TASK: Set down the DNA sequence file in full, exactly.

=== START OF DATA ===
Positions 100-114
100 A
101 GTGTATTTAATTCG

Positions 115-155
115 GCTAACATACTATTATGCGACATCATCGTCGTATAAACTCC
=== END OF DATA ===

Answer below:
Positions 100-114
100 A
101 GTGTATTTAATTCG

Positions 115-155
115 GCTAACATACTATTATGCGACATCATCGTCGTATAAACTCC